The opinion of the court was delivered by: Honorable Barry Ted Moskowitz United States District Judge
(S.D. Cal. No. 10CV00910)
ORDER DENYING MOTION TO REMAND
Plaintiffs Kerry M. Donald and Nadia Donald ("Plaintiffs") have filed a motion to remand ("Motion") this action to state court. For the reasons discussed below, Plaintiffs' motion to remand is DENIED WITHOUT PREJUDICE.
On January 22, 2010, Plaintiffs filed a complaint in the Supreme Court of New York, Kings County (Index No. 1948/2010). On February 18, 2010, Plaintiffs filed an Amended Complaint ("FAC"). On March 25, 2010, Defendants filed a Notice of Removal and the case was transferred to the Eastern District of New York. On April 23, 2010, Plaintiffs filed a Motion to Remand ("Motion"). On April 26, 2010, the case was transferred to join the Multidistrict Litigation ("MDL") in the Southern District of California. Upon transfer, the case became part of the pending MDL entitled In re Hydroxycut Marketing and Sales Practices Litigation (09md2087), and was assigned a separate civil case number in the Southern District of California (10cv910). On May 4, 2010, Plaintiffs re-filed their Motion to Remand in the MDL action in the Southern District of California. The Court held a hearing on the motion on June 30, 2010.
Section 1441 permits removal of any action over which the federal court would have original jurisdiction. 28 U.S.C. § 1441. If an action is not founded on a claim or right arising under the Constitution, treaties or laws of the United States, it is only removable if none of the defendants is a citizen of the state in which the action is brought. 28 U.S.C. § 1441(b). Title 28 U.S.C. § 1447(c) provides for remand based on lack of subject matter jurisdiction "[i]f at any time before final judgment it appears that the district court lacks subject matter jurisdiction . . . ." 28 U.S.C. § 1447(c).
Section 1332 gives federal district courts jurisdiction over civil actions in which the amount in controversy exceeds $75,000 and is between citizens of different states. 28 U.S.C. § 1332(a). For the purposes of § 1332 and § 1441, a corporation is deemed a citizen of any state of which it has been incorporated and of the state where it has its principal place of business. 28 U.S.C. § 1332(c)(1). A corporation's principal place of business is its "nerve center" - "the place where the corporation's high level officers direct, control, and coordinate the corporation's activities." Hertz Corp. v. Friend, 130 S.Ct. 1181, 1186 (2010). For diversity jurisdiction to exist, none of the defendants can be a citizen of the same state as one of the plaintiffs. Since Plaintiffs are citizens of New York, none of Defendants can be citizens of New York.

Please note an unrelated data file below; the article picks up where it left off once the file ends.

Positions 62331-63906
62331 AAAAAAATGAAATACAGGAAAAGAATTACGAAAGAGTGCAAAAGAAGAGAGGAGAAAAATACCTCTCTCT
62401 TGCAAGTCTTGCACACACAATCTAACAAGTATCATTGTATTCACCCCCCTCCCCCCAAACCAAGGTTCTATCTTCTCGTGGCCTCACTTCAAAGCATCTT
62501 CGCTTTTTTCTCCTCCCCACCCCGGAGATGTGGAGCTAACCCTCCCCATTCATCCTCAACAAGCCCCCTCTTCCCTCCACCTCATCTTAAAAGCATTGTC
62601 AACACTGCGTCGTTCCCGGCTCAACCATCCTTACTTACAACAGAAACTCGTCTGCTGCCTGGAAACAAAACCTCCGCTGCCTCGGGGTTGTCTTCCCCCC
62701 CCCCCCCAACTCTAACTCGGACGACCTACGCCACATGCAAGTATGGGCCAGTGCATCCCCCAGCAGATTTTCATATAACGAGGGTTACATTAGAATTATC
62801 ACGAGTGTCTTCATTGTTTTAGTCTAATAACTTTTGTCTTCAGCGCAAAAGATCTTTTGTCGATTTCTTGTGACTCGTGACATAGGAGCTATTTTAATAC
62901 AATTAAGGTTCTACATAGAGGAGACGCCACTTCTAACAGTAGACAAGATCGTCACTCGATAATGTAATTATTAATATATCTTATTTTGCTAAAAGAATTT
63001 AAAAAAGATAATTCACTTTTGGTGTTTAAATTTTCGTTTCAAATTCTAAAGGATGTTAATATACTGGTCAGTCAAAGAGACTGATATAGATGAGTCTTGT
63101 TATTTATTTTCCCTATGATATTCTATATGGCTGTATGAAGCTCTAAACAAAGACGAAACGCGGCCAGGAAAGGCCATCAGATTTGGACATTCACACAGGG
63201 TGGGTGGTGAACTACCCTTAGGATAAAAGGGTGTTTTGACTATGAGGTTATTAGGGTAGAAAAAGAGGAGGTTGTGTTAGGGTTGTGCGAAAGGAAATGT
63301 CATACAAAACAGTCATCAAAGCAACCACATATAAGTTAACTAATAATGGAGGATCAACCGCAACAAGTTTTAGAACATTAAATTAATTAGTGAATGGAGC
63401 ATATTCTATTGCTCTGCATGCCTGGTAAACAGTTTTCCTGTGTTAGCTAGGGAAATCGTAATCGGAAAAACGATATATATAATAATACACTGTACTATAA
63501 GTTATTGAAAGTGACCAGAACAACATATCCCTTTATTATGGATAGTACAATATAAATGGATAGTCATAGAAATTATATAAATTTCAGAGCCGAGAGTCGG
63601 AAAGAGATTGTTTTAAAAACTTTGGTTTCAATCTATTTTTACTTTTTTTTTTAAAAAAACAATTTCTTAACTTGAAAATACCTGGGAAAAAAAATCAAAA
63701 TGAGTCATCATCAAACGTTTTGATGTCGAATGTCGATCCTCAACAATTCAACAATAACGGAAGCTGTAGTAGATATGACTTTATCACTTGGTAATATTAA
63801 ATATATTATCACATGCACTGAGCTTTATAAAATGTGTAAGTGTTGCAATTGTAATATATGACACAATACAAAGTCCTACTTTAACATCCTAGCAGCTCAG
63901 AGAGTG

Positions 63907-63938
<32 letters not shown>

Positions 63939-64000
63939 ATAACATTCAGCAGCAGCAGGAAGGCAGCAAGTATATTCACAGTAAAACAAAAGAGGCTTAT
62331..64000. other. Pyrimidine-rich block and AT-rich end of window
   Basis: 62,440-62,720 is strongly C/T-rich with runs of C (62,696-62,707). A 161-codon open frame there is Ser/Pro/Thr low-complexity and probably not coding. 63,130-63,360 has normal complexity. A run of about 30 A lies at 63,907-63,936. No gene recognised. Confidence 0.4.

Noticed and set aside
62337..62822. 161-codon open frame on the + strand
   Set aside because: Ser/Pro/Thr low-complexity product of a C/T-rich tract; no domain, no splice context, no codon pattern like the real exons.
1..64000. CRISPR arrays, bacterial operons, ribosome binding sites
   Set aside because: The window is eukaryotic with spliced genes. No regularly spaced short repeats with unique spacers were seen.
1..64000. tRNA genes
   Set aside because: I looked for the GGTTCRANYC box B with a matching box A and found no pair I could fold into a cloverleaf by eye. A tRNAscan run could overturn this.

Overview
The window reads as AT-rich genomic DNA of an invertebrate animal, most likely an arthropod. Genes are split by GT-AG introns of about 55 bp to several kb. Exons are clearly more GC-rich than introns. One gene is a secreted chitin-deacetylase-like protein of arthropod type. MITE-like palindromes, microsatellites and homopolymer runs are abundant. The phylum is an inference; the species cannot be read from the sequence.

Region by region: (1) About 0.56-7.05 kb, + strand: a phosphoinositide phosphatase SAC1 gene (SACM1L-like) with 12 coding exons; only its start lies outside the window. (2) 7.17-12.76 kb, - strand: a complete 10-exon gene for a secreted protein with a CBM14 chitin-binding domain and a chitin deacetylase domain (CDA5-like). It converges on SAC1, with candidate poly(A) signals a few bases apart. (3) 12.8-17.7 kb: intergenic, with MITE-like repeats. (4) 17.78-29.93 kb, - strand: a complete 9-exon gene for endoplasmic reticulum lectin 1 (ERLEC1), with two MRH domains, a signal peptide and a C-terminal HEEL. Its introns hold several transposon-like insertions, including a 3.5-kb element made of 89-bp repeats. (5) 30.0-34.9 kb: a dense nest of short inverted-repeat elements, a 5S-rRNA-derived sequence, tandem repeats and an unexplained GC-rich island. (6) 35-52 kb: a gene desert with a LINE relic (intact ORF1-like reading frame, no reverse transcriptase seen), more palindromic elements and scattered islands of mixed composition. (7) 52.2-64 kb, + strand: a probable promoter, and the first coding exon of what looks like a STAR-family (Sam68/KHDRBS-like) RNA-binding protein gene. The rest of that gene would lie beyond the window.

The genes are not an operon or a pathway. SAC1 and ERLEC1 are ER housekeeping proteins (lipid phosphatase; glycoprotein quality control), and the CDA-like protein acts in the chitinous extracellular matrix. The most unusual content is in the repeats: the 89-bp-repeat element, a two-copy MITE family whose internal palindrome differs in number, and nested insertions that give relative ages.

Plaintiff, Kerry M. Donald, alleges that, after ingesting Hydroxycut products manufactured, marketed and sold by defendants, he experienced severe muscle pain and discolored urine and was hospitalized for ten days. (FAC ¶ 52.) In the FAC, Plaintiffs bring ten claims against Defendants. (FAC ¶¶ 61-133.)
Based on the representations at the motion hearing and the record before the Court, the Court makes the following findings of fact. Hydroxycut is manufactured by Iovate Health Sciences, Inc. ("Health Sciences"), which is located in Oakville, Ontario, Canada. It has 300 employees in the Toronto area and it engages in research, development and advertising. Health Sciences contracts with other corporations who actually manufacture Hydroxycut. Health Sciences purchases the ingredients from suppliers in the United States which are shipped to the manufacturers. Iovate Health Sciences U.S.A., Inc. ("Iovate U.S.A.") purchases the Hyrdoxycut from Health Sciences and has it warehoused at the facility operated by Kuehne and Nagel in Blasdell, New York. Terry Begley ("Begley") is the sole director and employee of Iovate U.S.A. and operates out of his office in Oakville, Ontario (a suburb of Toronto). Begley negotiates and enters into contracts with retailers. He then directs Kuehne and Nagel to deliver a specific quantity of product out of its Blasdell warehouse to the retailers. Kuehne and Nagel has discretion to determine what portion of product of the ultimate contract amount to ship on a specific date. However, Kuehne and Nagel acts as an independent contractor executing contracts negotiated and entered into by Begley from his office in Ontario. The retailers send returns to the Kuehne and Nagel run warehouse. The retailers pay Iovate U.S.A. by sending payments to a lock box at the Royal Bank of Canada. Iovate U.S.A. is incorporated in Delaware and has an agent for service of process there. Counsel for the defendants in this case communicate with its clients through in house counsel at Iovate Health Sciences Research, Inc. in Oakville, Ontario. Counsel's invoice for work done on this case are sent to the offices in Oakville, Ontario. Counsel is paid through checks drawn on the Royal Bank of Canada.
Plaintiffs seek a remand of this case on three grounds: (1) that the Court lacks diversity jurisdiction because Defendant Iovate Health Sciences U.S.A. Inc. is a citizen of New York; (2) that Defendants should be judicially estopped from declaring that Iovate U.S.A.'s principal place of business is not in New York; and (3) that Defendants' notice of removal was defective. Plaintiffs also seek attorney fees and costs pursuant to 28 U.S.C. § 1447(c).
A. Principal Place of Business
The parties do not dispute that all the defendants other than Iovate U.S.A. are citizens of states other than New York. Thus, the question for complete diversity is ...